by Ernie Cromie
The United States military aviation presence in Northern Ireland during the Second World War, while smaller in scale that in Britain, was nevertheless extensive and as long-lived. Tentative plans drawn up in 1941 well before US entry to the war proposed the establishment of what was then termed an ‘Interceptor Command’ to take over the burden of air defence from the RAF [Shadow 82 scheme] and the construction of a depot for the maintenance and repair of British-operated aircraft of American manufacture also the supply, maintenance and repair of aircraft in United States Army Air Force [USAAF] service.
Overtly, US military ground forces arrived in Northern Ireland in January 1942, by which time the earlier plans were evolving to take account of the massive strategic build-up then envisaged for the UK as a whole and because airfields in Britain were sorely needed for combat operations it was decided that Northern Ireland should also become the main centre for essential theatre indoctrination training of 8th Air Force combat units on their arrival from the USA.
In July 1942, 8th Air Force Composite Command was activated in the USA, initially with responsibility for a wide range of matters but in practice the oversight of aircrew training in Northern Ireland became its almost exclusive function, although throughout its local existence the Command retained responsibility for discipline of all USAAF and US Army units here, including military personnel at the 8th Air Force Service Command’s air depot at Langford Lodge.
Unsurprisingly, as the war progressed, these proposals were further altered to take account of previously unforeseen developments in the wider arena, most significantly the invasion of North Africa, which had the adverse effect of temporarily diverting resources from the 8th AF.
This had inevitable consequences for the ultimate nature of developments; nevertheless, numerous USAAF stations and installations were established in Northern Ireland where there was also a significant US presence at airfields not under direct American control.
The largest establishment was at Langford Lodge [AAF Stn 597] on the eastern shores of Lough Neagh where construction of the air depot commenced early in 1942, by greatly enlarging the aircraft storage facility previously used by the RAF’s 23 Maintenance Unit.
Eventually, Langford Lodge was one of four Base Air Depots in the UK but, unlike the others at Burtonwood, Warton and Baverstock / Greenham Common, it was operated by the civilian Lockheed Overseas Corporation on behalf of and under the supervision of 8th AFSC until a unique contract between both organizations was terminated by the USAAF in May 1944.
Collectively, the air depots were the primary in-theatre logistical support facility in the UK, providing 4th echelon support to four air forces – the 8th and 9th in the UK, the 12th in North Africa and the 15th in North Africa and Italy.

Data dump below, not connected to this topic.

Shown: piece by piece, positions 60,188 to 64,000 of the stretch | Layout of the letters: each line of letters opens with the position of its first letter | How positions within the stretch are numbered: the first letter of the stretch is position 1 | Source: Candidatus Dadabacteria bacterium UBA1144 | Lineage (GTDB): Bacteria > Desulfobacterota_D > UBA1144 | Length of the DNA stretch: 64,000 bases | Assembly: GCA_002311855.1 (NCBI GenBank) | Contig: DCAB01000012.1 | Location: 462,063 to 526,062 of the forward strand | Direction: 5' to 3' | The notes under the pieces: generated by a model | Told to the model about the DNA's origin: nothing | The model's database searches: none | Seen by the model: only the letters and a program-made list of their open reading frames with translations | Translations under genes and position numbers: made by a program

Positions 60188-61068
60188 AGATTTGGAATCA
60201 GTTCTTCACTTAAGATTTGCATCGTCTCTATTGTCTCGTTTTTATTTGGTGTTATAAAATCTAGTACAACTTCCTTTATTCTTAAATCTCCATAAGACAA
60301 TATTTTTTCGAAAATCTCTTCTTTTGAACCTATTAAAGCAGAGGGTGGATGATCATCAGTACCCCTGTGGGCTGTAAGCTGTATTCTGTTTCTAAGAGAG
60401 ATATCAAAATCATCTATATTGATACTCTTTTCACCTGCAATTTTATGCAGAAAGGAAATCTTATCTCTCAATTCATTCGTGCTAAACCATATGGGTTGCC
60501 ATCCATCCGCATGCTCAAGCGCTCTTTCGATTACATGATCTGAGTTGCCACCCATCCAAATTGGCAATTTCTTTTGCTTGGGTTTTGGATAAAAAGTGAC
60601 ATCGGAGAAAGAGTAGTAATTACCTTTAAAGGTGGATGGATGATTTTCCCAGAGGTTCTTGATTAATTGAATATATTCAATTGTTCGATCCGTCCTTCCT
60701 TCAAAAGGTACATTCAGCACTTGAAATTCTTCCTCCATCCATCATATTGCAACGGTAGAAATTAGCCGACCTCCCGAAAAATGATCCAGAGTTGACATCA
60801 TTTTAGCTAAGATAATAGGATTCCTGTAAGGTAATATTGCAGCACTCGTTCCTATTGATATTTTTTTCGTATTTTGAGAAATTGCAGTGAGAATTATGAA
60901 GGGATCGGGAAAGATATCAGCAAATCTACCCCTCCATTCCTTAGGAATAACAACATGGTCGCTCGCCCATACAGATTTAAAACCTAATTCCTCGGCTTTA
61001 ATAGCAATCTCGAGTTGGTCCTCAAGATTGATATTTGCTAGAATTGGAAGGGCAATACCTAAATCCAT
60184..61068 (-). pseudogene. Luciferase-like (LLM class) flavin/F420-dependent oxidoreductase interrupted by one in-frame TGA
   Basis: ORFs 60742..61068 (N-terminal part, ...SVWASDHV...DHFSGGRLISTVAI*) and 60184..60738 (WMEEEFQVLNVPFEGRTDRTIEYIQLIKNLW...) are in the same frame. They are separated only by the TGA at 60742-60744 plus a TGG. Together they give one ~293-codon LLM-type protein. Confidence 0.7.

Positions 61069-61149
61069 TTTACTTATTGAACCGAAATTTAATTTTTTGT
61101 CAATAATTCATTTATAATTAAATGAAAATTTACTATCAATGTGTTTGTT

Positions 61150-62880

It is impossible here to describe every aspect of the work done at Langford Lodge, what follows being a brief summary of only some aspects.
Gradually, the Depot came to specialise in experimental engineering but on the basis of records compiled by LOC for the period November 1942 until April 1944, work of a reassembly, modification, repair, major overhaul or salvage nature was also completed on at least 3,300 aircraft while a further 11,000 were line-serviced.
In terms of employment, 3,900 American civilian technicians from the USA, many of them highly skilled, were taken on by LOC for varying lengths of time. They lived at Langford Lodge but were assisted by roughly comparable numbers of locally-recruited civilians who commuted daily. US military personnel were a third category, albeit the total on base prior to May 1944 was generally less than 1,500. A ‘snapshot’ survey on 1 January 1944 indicated a total of 6,900 personnel on base – 2,913 locals, 2,883 LOC and 1,104 US military.
Up to January 1944, 555 aircraft engines were virtually rebuilt, largely Pratt & Whitney, Wright and Allisons and a small number of Continentals. 274,000 spark plugs were refurbished between July 1943 and April 1944 while in the same period 11,500 propellers were cleaned, adjusted and reassembled or subjected to further overhaul.
The base was at its busiest during summer 1943, in fact it was unable to handle the flow of aircraft arriving from the USA due to insufficient hangar capacity, hardstanding areas and shortage of personnel, which resulted in Greencastle [AAF Stn 237] being taken over as a satellite depot. From 1944 until the end of the war, salvage of both 8th and 9th AF war weary aircraft became an increasingly feverish aspect of work at both stations.
Local personnel from the Modification & Technical Section, taken at Langford Lodge sometime during 1944-1945.
Private first class, Milburn H. Henke from Minnesota, was officially the first American GI to set foot in the European Theatre of Operations [ETO] on January 26th 1942 when he stepped ashore at Dufferin Dock Belfast. In reality several hundred GIs had already come ashore a few minutes earlier.
Lockheed Overseas Corporation embroidered patch used on LOC personnel jackets and overalls.